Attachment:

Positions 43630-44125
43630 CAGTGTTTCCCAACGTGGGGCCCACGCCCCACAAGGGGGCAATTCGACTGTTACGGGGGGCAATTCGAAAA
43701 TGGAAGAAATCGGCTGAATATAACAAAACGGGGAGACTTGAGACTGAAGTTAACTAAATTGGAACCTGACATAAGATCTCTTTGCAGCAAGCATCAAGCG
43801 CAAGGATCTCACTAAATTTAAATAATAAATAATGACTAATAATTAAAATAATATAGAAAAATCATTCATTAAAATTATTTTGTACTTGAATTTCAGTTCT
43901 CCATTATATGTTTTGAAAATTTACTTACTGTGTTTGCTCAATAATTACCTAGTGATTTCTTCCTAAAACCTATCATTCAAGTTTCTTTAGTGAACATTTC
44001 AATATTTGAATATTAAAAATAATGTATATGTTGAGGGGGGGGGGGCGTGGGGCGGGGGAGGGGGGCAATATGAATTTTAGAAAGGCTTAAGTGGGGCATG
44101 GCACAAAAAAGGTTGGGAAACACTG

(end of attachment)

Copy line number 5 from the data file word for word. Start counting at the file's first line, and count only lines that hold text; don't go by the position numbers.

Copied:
43901 CCATTATATGTTTTGAAAATTTACTTACTGTGTTTGCTCAATAATTACCTAGTGATTTCTTCCTAAAACCTATCATTCAAGTTTCTTTAGTGAACATTTC